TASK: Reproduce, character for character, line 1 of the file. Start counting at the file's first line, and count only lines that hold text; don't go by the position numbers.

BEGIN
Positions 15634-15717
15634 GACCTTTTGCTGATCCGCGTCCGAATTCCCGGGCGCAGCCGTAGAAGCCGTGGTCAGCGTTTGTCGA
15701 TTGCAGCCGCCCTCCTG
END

Positions 15634-15717